1620 Elizabeth Foulks of Mountnessing, Lady Style, by the English school (Weiss Gallery)

Fashion confusion is demonstrated in this 1620 portrait of Elizabeth Foulks,

Detail-enhanced by gogm.

The farthingale is going away, replaced by a less stiff skirt. The neckline is cut low but filled in. The ruff has become highly modified, almost a collar. The lavish headdress is absent. Her dress is still influenced by the saya with a cape and false sleeves.

The Weiss gallery had these notes:  "This splendid late Jacobean full-length portrait by an unknown artist represents Elizabeth Foulks, the sole heir of Robert Foulks of Mountnessing, Essex. It can be dated on costume to circa 1620, that is to say after her marriage in around 1615, to Thomas Style of Wateringbury, Kent. Her husband had studied at Oxford and in 1606 he was admitted to study Law at the Middle Temple in London. He was created a Baronet in 1627 and was Sheriff of Kent in 1632-3. Her husband died on 18 October 1637 at his house in St John’s Lane, Smithfield, and was buried in the Church at Wateringbury. Elizabeth herself died on 20 May 1660. The couple had four children; a son and heir Thomas, who was born in 1624, and three daughters, Elizabeth, Susan and Anne.

Lady Style is wearing an elegant and fashionable dress. The costume is lavish, both in terms of material and motifs. The skirt is silk woven with gold and embroidered with silver thread, adorned with spangles and pearls, and decorated motifs of flowers and fruits - such as cherries, strawberries, pomegranates and acorns. It also has a large ‘S’ pattern, which may perhaps be a play on the Style family name. Her gown is made of lush red velvet, which is embroidered along the edges. The ruff, partlet and double sleeves are made up of the finest delicate organza silk lace. The jewellery she wears also reflects her wealth and status, for it consists of no less than six rows of pearl strings along her décolletage, as well as large red coral beads looped around her wrists. She also has an expensive feather fan suspended from her waist. The small book of prayers, or sonnets, she holds in her hand is a reminder of the more spiritual or cerebral side of her character – a counterpoint to the worldly riches she wears."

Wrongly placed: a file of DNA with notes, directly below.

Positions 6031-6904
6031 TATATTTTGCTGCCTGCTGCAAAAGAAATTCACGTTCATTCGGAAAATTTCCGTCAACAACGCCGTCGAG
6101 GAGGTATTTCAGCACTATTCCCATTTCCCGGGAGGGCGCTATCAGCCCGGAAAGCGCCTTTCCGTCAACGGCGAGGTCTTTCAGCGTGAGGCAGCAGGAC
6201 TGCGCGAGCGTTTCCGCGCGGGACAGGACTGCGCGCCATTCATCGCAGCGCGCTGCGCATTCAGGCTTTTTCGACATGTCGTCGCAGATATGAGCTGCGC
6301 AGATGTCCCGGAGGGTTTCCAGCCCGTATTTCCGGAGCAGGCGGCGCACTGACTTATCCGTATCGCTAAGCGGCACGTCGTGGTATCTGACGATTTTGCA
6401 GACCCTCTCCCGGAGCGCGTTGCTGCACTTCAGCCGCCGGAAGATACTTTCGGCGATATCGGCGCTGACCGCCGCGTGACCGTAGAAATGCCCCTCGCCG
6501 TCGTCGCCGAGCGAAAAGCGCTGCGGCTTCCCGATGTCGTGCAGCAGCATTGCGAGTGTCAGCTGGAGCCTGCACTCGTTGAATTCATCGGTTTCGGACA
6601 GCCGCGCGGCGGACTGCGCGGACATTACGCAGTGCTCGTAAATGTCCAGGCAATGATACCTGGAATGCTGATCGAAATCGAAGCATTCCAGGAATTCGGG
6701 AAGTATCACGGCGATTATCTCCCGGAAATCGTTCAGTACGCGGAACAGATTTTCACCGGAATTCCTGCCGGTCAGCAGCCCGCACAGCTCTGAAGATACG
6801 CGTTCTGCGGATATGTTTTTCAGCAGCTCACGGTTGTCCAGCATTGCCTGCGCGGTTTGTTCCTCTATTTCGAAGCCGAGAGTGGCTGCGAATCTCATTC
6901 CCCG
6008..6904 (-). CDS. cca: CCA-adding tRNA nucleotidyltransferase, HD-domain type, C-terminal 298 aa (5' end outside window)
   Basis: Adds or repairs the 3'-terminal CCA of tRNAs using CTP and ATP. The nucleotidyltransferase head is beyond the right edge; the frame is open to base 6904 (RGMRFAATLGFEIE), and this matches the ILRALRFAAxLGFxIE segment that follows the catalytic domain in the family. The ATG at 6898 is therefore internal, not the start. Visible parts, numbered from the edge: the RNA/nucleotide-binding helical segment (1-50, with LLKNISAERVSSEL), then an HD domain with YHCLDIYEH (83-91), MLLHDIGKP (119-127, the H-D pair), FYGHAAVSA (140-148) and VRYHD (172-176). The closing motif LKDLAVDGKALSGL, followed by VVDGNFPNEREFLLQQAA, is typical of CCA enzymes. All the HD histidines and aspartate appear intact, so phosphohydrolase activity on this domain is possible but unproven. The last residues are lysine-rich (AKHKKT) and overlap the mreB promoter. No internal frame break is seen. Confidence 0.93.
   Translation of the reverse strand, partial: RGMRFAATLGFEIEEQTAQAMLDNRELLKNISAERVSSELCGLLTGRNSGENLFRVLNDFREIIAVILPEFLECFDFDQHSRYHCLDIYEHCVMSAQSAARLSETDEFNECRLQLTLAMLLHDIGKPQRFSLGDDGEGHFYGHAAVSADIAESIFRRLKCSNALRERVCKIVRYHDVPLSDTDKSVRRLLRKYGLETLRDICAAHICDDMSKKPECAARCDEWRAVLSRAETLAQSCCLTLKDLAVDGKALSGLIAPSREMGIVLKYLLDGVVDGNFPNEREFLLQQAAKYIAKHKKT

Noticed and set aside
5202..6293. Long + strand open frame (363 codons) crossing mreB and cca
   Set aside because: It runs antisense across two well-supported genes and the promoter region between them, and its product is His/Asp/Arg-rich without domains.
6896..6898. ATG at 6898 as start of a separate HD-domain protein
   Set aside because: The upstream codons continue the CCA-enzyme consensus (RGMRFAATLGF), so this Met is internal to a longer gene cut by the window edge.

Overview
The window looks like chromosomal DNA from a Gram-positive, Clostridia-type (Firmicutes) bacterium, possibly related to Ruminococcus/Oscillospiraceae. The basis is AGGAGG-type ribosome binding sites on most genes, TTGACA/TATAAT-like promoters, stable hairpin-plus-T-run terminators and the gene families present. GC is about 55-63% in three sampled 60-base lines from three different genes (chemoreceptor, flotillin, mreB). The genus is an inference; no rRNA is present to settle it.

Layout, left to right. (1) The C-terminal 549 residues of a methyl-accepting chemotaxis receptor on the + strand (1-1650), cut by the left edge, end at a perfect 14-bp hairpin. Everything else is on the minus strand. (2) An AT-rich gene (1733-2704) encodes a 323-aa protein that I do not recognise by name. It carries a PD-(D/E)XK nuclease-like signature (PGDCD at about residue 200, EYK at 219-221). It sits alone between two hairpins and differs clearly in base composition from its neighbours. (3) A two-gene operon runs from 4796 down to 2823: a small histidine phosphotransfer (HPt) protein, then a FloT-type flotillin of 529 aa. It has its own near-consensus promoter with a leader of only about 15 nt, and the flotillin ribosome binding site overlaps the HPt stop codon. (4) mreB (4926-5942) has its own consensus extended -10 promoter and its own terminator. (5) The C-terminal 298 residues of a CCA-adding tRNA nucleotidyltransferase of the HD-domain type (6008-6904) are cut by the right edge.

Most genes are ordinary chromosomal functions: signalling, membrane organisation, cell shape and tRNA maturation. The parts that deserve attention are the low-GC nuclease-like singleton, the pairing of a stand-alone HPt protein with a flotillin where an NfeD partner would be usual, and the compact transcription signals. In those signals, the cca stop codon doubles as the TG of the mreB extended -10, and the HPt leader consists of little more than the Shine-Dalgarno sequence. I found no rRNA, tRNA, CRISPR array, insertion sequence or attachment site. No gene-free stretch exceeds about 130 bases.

Keywords:  1620, British, neckline ruff, lace, fan, square neckline, curly coiffure, cuffs, partlet, hanging sleeves, draped necklace, bracelets, geometric pattern in dress, vee waistline, full skirt


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